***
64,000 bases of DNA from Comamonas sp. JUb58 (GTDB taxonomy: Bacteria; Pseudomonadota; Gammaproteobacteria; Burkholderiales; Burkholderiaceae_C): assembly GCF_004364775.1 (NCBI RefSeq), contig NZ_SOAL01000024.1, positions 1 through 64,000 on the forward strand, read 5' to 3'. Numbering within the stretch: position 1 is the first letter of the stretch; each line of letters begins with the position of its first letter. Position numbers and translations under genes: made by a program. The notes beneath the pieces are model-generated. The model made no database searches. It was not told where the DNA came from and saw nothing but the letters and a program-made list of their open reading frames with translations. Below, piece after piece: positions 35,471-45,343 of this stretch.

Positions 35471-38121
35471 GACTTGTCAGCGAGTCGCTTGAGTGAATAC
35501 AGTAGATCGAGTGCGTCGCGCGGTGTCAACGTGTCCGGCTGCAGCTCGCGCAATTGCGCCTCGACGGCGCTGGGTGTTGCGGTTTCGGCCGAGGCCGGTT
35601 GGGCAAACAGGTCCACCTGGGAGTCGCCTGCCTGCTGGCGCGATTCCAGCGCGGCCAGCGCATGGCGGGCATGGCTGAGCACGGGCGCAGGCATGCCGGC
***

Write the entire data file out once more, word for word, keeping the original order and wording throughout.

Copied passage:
64,000 bases of DNA from Comamonas sp. JUb58 (GTDB taxonomy: Bacteria; Pseudomonadota; Gammaproteobacteria; Burkholderiales; Burkholderiaceae_C): assembly GCF_004364775.1 (NCBI RefSeq), contig NZ_SOAL01000024.1, positions 1 through 64,000 on the forward strand, read 5' to 3'. Numbering within the stretch: position 1 is the first letter of the stretch; each line of letters begins with the position of its first letter. Position numbers and translations under genes: made by a program. The notes beneath the pieces are model-generated. The model made no database searches. It was not told where the DNA came from and saw nothing but the letters and a program-made list of their open reading frames with translations. Below, piece after piece: positions 35,471-45,343 of this stretch.

Positions 35471-38121
35471 GACTTGTCAGCGAGTCGCTTGAGTGAATAC
35501 AGTAGATCGAGTGCGTCGCGCGGTGTCAACGTGTCCGGCTGCAGCTCGCGCAATTGCGCCTCGACGGCGCTGGGTGTTGCGGTTTCGGCCGAGGCCGGTT
35601 GGGCAAACAGGTCCACCTGGGAGTCGCCTGCCTGCTGGCGCGATTCCAGCGCGGCCAGCGCATGGCGGGCATGGCTGAGCACGGGCGCAGGCATGCCGGC